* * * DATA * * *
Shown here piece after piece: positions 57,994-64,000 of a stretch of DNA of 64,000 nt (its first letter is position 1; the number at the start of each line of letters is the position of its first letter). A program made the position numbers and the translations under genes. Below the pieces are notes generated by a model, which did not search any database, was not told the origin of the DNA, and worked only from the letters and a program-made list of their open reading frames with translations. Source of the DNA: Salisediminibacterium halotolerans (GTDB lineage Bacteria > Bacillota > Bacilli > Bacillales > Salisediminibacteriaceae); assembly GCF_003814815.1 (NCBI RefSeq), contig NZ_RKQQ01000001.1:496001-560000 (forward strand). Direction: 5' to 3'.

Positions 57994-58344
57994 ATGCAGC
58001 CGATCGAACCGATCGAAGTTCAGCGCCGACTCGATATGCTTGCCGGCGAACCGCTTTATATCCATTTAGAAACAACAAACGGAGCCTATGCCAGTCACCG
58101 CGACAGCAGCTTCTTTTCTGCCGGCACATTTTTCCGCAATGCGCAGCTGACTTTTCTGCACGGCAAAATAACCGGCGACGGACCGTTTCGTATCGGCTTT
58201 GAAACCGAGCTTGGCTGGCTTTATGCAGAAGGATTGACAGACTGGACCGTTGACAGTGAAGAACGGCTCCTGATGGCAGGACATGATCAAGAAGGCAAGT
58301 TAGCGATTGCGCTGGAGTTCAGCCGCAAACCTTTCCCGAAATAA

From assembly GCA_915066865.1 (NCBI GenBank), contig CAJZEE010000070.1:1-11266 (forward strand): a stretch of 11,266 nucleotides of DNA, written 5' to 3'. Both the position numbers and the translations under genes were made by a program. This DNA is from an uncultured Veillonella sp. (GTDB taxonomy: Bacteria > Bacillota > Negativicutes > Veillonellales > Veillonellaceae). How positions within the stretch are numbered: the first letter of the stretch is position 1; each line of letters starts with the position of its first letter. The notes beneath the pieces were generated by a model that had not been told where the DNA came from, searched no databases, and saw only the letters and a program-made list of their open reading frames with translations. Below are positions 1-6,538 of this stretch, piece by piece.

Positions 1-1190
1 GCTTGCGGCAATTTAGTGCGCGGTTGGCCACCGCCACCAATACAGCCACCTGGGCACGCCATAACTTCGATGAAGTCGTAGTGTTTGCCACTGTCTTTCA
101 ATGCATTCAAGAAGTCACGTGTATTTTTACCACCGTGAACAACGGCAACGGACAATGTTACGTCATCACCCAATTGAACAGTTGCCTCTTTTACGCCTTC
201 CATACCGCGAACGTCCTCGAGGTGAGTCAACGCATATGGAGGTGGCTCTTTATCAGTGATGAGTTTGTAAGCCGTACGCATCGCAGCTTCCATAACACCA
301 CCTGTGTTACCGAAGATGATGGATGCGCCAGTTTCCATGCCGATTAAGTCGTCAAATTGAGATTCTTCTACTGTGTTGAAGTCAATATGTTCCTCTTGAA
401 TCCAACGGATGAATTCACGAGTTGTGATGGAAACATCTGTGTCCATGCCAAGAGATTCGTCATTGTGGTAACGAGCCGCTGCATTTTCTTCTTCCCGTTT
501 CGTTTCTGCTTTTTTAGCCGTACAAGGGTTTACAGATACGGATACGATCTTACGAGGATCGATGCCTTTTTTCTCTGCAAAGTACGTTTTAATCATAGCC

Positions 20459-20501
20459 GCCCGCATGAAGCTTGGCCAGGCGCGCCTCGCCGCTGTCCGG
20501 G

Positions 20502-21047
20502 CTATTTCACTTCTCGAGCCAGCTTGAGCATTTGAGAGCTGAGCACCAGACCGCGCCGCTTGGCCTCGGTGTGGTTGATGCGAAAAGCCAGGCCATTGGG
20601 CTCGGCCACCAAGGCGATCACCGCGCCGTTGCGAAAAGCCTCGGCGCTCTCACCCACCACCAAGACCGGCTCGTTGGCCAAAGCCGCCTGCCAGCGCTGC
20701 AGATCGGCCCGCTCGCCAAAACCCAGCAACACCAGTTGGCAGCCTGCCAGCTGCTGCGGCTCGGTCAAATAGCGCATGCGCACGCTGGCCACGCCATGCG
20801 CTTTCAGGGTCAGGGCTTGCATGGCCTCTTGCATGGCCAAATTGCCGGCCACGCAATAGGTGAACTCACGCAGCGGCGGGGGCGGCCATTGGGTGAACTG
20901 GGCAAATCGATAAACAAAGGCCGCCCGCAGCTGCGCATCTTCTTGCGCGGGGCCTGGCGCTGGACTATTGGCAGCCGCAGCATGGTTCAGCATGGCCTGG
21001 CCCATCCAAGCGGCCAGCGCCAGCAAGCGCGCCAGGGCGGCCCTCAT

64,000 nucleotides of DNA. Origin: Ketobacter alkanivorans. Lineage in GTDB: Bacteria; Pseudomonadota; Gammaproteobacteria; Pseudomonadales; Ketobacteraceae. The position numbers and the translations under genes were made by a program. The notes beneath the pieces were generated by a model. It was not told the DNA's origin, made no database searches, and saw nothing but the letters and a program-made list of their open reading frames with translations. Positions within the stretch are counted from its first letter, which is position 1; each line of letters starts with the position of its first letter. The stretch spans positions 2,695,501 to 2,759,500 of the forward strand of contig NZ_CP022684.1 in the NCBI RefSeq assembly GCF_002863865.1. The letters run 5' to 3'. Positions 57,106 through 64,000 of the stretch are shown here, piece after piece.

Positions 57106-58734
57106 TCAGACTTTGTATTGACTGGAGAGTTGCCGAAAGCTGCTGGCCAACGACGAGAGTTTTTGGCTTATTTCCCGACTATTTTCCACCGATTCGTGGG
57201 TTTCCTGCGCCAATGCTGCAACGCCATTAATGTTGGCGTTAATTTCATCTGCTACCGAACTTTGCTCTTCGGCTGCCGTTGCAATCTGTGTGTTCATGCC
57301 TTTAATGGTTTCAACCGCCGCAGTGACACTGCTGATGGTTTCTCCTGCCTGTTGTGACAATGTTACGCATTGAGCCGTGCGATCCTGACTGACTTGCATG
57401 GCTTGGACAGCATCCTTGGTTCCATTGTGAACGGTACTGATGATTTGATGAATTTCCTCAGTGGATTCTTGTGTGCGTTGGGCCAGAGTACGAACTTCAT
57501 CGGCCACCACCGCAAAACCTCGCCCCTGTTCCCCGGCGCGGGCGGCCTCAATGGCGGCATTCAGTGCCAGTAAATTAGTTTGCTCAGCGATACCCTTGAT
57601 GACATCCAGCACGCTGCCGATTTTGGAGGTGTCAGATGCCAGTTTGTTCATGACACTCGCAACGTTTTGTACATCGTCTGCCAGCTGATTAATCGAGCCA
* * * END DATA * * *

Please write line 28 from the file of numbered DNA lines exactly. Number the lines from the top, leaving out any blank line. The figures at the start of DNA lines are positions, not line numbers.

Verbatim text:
57106 TCAGACTTTGTATTGACTGGAGAGTTGCCGAAAGCTGCTGGCCAACGACGAGAGTTTTTGGCTTATTTCCCGACTATTTTCCACCGATTCGTGGG